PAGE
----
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Diamonds are Forever: Section Three

       Last updated: Thursday, April 8, 2004 00:35 EDT



3. Night Movements

    "Usually I'm up for a nosh before bed, but your Mamma stuffed me so much I think I'm like to roll down the hall." Jodi stared at the three-decker BLT I was eating. "Clint, you keep eating like that and you'll look like Elvis."

    "Thank yuh. Thankyuhverramuch," I said, with the proper accent. "I've been eatin' like this all my life. I exercise a lot, you know. And I know we'll be doing a lot of luggin' equipment around tomorrow, right?"

    "Right. This is actually a good place to test. The New Madrid zone runs right through part of this county."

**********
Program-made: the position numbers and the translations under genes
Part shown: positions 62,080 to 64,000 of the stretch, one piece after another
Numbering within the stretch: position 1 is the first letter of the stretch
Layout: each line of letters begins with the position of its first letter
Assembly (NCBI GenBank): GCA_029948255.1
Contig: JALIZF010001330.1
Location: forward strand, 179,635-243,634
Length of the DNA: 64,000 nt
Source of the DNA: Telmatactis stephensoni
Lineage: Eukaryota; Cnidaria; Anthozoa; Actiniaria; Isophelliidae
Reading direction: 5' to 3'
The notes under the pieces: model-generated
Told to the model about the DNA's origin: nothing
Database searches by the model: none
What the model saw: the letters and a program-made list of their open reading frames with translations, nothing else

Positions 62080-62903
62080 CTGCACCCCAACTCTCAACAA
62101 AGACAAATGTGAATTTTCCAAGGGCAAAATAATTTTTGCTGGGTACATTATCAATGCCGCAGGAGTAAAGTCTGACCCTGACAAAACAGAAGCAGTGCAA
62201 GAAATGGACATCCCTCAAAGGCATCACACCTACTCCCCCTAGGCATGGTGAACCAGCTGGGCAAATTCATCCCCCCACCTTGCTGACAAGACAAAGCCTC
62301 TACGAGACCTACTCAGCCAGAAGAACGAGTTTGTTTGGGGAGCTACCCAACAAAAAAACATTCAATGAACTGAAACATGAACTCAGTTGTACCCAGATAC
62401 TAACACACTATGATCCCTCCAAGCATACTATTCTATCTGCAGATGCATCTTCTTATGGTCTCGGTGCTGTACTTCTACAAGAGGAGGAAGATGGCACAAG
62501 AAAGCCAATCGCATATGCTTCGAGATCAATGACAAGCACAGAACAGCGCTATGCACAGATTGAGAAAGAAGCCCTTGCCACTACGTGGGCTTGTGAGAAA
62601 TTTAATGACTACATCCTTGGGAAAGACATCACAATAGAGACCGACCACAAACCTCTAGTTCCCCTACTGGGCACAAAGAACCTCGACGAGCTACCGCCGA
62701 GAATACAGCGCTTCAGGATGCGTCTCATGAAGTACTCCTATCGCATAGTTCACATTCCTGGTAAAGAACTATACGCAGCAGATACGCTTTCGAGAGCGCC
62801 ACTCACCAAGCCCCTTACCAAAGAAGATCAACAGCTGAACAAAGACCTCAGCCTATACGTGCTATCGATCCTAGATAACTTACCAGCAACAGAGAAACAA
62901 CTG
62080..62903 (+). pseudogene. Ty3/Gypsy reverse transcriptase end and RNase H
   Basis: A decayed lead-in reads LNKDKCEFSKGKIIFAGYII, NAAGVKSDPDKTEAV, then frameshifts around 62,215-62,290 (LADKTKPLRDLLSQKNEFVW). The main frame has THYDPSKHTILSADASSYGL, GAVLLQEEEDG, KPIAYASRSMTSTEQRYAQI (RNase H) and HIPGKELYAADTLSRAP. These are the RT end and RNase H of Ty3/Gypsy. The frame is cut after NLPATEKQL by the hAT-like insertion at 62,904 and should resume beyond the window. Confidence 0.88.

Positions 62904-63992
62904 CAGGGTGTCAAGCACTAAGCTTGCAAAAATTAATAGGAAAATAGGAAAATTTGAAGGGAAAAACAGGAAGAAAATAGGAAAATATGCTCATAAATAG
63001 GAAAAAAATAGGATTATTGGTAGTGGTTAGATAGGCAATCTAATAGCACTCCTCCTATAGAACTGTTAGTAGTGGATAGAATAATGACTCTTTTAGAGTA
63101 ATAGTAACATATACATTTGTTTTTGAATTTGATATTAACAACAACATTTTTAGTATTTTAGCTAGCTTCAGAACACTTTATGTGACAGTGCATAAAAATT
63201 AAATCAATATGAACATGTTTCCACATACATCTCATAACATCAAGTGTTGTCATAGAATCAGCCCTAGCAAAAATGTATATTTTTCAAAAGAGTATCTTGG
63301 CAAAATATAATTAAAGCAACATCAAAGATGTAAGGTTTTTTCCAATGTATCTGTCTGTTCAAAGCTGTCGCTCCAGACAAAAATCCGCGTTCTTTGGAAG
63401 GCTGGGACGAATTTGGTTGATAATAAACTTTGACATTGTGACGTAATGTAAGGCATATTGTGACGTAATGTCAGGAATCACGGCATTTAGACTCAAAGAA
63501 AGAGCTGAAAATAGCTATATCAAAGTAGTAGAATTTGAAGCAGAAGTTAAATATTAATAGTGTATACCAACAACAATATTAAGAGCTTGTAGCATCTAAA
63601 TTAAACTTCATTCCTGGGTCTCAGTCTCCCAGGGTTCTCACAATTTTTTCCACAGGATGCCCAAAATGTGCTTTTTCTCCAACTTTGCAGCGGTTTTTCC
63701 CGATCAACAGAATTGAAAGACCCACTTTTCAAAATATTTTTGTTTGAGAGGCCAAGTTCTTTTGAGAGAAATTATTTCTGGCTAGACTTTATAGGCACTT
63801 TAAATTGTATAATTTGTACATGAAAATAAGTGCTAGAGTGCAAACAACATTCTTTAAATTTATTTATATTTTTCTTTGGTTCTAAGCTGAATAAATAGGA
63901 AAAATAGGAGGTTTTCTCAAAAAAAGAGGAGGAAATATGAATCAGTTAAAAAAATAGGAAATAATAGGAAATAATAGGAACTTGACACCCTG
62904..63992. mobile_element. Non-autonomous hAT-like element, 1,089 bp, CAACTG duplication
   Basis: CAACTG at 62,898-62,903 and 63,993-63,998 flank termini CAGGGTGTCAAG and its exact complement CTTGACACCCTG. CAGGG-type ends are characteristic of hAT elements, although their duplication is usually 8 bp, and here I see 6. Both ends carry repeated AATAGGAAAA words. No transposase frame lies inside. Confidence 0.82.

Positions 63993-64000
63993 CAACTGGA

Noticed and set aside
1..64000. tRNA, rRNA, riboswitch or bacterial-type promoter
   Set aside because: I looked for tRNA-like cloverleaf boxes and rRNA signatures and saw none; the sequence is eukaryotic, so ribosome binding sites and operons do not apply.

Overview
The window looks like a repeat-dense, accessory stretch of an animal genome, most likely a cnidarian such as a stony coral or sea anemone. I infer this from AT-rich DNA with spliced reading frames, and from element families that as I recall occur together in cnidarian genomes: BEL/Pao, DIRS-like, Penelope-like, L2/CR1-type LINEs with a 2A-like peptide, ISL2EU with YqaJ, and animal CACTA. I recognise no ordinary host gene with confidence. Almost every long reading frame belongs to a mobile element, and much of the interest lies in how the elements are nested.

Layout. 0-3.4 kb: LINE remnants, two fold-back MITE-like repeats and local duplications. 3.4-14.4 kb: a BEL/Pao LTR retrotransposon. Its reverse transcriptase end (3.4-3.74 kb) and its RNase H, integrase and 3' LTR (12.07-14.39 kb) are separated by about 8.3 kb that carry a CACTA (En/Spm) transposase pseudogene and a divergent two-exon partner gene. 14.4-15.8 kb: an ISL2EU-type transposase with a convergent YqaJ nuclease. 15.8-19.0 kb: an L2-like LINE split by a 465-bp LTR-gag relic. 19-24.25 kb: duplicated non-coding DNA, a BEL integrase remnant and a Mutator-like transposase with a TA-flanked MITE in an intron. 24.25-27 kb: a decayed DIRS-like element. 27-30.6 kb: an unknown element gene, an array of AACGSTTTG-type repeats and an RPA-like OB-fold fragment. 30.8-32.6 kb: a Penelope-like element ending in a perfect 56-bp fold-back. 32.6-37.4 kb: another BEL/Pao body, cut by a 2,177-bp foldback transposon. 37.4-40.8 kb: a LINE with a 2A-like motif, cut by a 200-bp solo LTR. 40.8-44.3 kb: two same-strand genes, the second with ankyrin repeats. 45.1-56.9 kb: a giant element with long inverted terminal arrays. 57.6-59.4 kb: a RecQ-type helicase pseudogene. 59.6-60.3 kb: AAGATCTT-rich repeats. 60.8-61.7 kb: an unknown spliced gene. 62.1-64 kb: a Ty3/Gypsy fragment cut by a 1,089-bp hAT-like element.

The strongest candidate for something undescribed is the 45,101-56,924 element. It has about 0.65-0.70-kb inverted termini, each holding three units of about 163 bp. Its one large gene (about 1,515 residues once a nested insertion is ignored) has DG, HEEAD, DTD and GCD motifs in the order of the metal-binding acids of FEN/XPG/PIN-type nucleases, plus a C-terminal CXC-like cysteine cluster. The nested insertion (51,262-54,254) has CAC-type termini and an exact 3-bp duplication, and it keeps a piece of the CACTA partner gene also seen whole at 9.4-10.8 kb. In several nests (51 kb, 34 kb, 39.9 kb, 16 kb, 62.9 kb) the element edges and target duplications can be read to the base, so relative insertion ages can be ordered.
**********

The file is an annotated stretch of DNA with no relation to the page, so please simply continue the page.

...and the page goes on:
Jodi's current project was based on acoustic engineering research funded partly by NYU and partly by some interested commercial firms with some government backing. My main skills lay outside of that-I was a dual major, geology and compsci-but they intersected perfectly with the intent of the project, which was actually what had brought us together. It'd long been noted that some animals can apparently sense approaching earthquakes, and some work had been done showing that the Earth emitted varying levels of sound at different wavelengths ranging from infrasound- acoustic waves below about 20 cycles-and up to a bat-level ultrasound in the hundreds of thousands of cycles. Our team had modeled a number of possible interactions of the layers of soil, stone, and so on involved in fault systems, and it seemed to indicate that you should be able to detect both the main movement of an earthquake, and some of the precursors to it, through sound waves (rather than the related shockwaves recorded on seismographs). If the precursors could be detected, we'd have a possible way of actually predicting earthquakes. So if Jodi's sensor packages seemed to be getting reasonable readings, she'd probably just leave a set of them operating here; it was, as she said, a good potential location, with the fault system responsible for the greatest quake in the history of the United States passing by this very area.